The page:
Listen up artists and sound engineers and all wannabes – sound is important to your audio and video track. You need to record it, edit it and deliver it in the best way possible. If you are in a live show, you need to deliver what the audience expects, and more. While you cannot be 100 percent ready for each situation, you can avoid some of the problems that arise during the process. With this said, let us review some of the top mistakes when recording or when performing, and how to avoid them.
Too Much Background Noise
Room noise is the thin and echo-ey sound that seeps in especially when you record too far away from the mic. Well, while you might be thinking that you have the perfect set up for the mic, the converted garage might be far from acoustically ideal.
One of the ways to beat this problem is to get as close to the mic as possible. Be close enough such that no background sound can overwhelm your voice. However, watch out that you don’t go too close to the mic to overload it, a situation that leads to a nasty buzz noise. This is one of the most common mistakes I have noticed, where the performer has a really jazzy video yet the audio is crappy.
Crowding the Mic
This mistake occurs mainly with voice recording. Standing too close to the mic is often a bad thing. The symptoms that you are too close to the mic are overloading and distortion. Instead of getting the smooth sound you expect, you get a lot of pops and other unnecessary mouth sounds. The first problem is easy to handle – get far away from the mic (don’t go too far). From experience, stay 4-6 inches far away from the mic. Additionally, this issue becomes worse with cheap mics.
P-pops can be avoided by use of a pop filter screen. You can buy a professionally made filter or create one by yourself. Place the filter between the mic and your mouth and you will eliminate the sounds.
If you have the recorded audio and you want to maintain it, the last option is to edit out the pop sections and add in some sections from another track.
This issue touches on the music. Lead vocals need to have soft and loud parts naturally. However, most home recordings miss out on this. Some of the vocals tend to disappear in the mix, requiring you to put dynamic processing to work. Some mics come with compression capabilities to help you handle this situation, but this isn’t enough.
You can use other tools such as panning and EQ as well as putting your ears to use.
If you suck at singing or you can’t sing at all, then don’t go ahead and record a track for others to listen to. Either practice and get better or get someone to do the singing and you provide the backup. If you are a good singer, then look for backup singers that can sing. Don’t tolerate crappy notes in your track. To get the best, record the vocal track several times (2 -3) and come up with a composite vocal track using the best sections of the ones you have recorded. This is not a new thing, it has been executed since the day multitasking became the in thing. If you love the track and wouldn’t want to redo it, then go correct any bad notes by using intonation programs.
A Lot of Computery
AutoTune is great, an essential tool for recording and getting your track right in the studio. If you listen keenly to most modern country and pop tunes, then you will realize that these tracks use too much computerization, making them sound artificial. To get the best results using AutoTune, make sure to limit the use to tweaking individual tones. Do this in graphical mode in AutoTune. This will take longer, but you will be amazed at the results.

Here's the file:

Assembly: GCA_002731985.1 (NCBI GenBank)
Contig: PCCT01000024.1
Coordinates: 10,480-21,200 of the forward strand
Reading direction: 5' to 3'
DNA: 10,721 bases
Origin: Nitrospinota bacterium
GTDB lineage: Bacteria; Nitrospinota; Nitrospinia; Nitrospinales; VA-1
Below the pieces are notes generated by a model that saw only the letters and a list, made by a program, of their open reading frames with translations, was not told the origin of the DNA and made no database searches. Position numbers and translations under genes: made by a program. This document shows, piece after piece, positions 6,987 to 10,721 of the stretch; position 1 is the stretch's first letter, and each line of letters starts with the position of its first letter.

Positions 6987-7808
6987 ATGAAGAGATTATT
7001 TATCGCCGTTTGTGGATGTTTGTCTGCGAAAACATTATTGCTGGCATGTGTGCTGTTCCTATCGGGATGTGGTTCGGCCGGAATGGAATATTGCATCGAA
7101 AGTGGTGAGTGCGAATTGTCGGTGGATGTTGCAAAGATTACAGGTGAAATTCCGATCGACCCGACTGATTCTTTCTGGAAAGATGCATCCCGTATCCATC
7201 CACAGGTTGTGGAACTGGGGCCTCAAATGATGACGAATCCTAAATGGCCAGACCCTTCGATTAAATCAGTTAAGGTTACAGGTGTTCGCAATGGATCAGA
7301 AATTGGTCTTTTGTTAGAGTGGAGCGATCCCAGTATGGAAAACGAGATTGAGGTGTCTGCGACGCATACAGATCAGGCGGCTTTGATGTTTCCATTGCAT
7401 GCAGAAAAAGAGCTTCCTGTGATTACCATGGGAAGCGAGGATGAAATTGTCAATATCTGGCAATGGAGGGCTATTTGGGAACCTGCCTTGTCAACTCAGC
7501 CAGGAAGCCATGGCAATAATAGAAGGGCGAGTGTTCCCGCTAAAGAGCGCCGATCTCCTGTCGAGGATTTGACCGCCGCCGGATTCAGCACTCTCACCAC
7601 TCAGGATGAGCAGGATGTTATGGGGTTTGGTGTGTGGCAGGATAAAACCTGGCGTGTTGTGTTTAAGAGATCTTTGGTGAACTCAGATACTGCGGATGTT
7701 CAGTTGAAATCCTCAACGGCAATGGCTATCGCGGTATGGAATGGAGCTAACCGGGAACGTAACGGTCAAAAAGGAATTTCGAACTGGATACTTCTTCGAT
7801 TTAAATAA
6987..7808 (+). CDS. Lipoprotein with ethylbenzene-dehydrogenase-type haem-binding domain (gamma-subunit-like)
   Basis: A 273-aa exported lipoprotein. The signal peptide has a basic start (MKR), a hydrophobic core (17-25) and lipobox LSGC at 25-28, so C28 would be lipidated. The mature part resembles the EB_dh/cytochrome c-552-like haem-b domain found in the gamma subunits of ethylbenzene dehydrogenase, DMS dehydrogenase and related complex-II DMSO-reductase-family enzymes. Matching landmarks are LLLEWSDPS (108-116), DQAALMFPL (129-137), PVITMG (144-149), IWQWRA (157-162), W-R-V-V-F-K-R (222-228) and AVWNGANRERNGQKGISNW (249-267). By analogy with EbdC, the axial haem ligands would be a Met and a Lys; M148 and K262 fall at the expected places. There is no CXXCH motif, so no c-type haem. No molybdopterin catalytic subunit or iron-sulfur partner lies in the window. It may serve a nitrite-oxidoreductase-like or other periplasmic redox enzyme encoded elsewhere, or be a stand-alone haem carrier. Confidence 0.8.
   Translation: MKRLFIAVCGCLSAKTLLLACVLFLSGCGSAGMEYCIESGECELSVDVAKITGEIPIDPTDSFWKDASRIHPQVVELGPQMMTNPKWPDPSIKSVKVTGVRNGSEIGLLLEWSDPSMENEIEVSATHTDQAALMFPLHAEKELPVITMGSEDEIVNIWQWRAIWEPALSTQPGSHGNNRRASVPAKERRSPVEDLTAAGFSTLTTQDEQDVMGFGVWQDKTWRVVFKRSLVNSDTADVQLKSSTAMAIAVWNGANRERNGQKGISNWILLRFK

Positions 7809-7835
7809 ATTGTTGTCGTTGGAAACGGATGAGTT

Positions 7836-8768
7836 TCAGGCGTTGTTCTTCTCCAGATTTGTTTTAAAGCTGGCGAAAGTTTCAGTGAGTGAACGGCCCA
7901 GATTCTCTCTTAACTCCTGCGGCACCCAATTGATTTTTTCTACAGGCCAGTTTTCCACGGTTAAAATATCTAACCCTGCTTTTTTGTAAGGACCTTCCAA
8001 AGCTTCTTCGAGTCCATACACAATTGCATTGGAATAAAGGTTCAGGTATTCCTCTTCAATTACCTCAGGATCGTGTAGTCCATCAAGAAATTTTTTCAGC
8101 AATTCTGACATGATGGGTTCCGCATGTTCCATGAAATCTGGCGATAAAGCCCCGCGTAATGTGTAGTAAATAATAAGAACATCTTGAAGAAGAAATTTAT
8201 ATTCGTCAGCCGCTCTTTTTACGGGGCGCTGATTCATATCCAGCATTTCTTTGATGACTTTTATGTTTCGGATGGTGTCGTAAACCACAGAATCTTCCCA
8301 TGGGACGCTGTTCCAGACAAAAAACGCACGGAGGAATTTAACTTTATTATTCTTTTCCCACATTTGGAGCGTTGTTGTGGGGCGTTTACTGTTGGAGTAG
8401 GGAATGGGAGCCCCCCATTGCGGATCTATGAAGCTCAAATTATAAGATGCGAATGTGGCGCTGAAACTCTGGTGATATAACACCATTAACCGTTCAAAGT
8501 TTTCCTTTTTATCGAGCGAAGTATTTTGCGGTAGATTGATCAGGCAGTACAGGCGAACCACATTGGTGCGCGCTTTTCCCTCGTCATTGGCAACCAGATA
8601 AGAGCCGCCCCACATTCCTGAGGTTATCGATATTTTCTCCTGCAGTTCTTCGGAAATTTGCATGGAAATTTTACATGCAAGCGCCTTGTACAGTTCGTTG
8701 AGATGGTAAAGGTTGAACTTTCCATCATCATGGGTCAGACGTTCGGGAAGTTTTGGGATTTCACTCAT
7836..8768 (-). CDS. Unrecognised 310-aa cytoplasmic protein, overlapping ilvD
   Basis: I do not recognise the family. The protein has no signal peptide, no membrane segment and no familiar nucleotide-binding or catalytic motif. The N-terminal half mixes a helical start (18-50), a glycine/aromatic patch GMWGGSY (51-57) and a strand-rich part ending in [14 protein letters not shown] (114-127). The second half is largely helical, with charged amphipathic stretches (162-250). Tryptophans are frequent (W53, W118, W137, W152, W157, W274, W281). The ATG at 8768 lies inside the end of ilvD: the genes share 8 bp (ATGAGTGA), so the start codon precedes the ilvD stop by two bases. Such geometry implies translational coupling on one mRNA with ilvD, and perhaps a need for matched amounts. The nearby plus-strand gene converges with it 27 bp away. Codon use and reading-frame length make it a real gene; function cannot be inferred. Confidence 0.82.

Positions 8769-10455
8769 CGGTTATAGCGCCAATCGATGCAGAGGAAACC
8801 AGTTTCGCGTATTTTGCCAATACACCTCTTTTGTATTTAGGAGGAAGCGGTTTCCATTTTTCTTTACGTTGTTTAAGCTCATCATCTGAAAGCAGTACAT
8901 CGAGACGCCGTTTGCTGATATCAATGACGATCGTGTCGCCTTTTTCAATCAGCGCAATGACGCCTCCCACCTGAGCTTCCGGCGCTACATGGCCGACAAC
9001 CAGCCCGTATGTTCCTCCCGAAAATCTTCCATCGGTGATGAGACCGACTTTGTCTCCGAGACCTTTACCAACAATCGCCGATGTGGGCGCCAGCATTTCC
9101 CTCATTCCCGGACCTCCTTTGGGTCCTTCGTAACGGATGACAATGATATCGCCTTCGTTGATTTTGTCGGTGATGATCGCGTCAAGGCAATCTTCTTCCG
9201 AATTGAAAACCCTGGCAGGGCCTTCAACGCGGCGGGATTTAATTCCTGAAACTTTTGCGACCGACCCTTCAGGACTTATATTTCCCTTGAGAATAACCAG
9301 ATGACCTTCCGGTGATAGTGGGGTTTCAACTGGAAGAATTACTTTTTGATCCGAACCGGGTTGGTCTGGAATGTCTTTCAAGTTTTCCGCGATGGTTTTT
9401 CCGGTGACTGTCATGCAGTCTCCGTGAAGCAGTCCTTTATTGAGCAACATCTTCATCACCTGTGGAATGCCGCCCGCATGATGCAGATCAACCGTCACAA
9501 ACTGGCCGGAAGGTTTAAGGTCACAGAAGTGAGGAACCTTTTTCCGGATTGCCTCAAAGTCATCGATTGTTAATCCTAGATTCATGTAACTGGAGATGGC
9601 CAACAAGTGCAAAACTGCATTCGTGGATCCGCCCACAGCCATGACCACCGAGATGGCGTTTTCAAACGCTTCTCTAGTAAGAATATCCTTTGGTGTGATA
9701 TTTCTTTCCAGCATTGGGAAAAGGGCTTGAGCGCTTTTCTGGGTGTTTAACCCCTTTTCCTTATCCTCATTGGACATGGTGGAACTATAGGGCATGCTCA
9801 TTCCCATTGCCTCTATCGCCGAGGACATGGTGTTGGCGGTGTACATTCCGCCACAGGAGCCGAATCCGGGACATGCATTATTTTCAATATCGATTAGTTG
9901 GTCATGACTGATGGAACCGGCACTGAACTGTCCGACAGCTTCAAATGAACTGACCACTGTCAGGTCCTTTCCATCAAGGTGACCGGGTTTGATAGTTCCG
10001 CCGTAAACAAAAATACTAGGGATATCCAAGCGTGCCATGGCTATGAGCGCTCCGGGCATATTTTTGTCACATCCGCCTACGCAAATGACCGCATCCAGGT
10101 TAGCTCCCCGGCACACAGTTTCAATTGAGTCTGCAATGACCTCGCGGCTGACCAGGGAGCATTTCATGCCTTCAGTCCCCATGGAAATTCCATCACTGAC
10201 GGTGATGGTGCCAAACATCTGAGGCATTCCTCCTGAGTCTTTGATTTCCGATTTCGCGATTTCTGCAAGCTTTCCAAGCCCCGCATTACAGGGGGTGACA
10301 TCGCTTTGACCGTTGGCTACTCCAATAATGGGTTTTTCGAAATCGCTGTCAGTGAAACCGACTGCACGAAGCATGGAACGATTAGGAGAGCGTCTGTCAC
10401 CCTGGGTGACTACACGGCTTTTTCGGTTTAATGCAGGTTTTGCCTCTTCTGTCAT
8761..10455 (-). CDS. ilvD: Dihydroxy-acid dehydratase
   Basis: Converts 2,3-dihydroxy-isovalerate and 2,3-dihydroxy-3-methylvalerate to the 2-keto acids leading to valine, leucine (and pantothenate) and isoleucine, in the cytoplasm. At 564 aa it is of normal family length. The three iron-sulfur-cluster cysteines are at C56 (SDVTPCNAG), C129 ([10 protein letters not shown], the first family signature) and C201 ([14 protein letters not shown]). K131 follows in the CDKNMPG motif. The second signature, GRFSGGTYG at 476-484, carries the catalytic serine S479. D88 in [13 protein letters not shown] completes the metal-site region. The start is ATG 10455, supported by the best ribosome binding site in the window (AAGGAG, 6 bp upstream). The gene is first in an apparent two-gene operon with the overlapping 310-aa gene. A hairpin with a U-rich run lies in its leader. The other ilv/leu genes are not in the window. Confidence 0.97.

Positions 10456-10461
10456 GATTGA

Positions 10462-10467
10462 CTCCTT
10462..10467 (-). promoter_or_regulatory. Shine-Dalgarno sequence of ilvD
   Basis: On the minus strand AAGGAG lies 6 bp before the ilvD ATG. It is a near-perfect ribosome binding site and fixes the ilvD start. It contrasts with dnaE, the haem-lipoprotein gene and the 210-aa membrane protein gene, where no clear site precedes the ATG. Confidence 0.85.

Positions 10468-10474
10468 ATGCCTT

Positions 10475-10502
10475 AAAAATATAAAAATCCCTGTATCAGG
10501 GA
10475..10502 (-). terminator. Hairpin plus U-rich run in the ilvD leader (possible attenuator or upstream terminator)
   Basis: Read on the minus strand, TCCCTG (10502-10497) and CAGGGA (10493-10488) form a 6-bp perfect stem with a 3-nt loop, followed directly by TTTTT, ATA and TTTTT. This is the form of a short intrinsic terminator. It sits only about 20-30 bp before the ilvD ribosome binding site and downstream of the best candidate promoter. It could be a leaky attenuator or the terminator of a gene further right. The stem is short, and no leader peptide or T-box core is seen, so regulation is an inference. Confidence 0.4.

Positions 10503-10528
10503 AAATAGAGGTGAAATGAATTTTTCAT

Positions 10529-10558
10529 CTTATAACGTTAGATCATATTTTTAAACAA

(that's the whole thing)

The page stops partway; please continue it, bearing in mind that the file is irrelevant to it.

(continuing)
Lack of a Proper Guide Track
One of the biggest mistakes you can make is to lack a proper guide track. You wake up one day, create a new session in the DAW, hook up the mics and dive into the recording session without a guide track. Huge mistake. What you would have done is put some things in place earlier so that you have a solid track to guide you.
You might be wondering what a guide track is. Well, it is usually a series of tracks that help you define a clearer map of what you plan to do. Here is what you can include in the track:
- A demo of your song with vocal and guitar or piano.
- Have a click track to match the tempo of the demo.
- Come up with drum loops to go along with click. This is optional.
- Get markers for each chorus, verse, bridge etc.
Take time to have these elements in place, and you and the band will be forever grateful that you prepared earlier. They will be confident of the song they are going to perform, the tempo, and will end up giving the audience the best performance.
Unbalanced Lows and Highs
The hallmark of flawed recording is getting too much or too little of one of both. It isn’t just the highs or the lows that are affected, the whole spectrum need to be taken into consideration – low mids, mids, high mids. These middle sounds are the ones that are usually too high or too low.
To make sure these frequencies are spot on, make sure to perform your recordings in an environment that will bring out the frequencies the best way. If you are recording in a homemade studio, read on various tips to follow to make the studio much better.
Using the Wrong Microphone
Yes, the quality of the microphone dictates the final track. One of the ways to get this is to research on the available mics and which one to use. You can check out this site to find out more about microphones and make a smart purchase.
Even the experienced vocalists were once newbies. They made so many mistakes but they never gave up – they learnt from the mistakes, made corrections and moved on. You will make mistakes along the journey to being the best vocalist and performer, but you should know the solutions to the mistakes. At the end of it all, make sure you deliver the perfect show, albeit better than your last. When it comes to recording, the impression you leave behind matters a lot.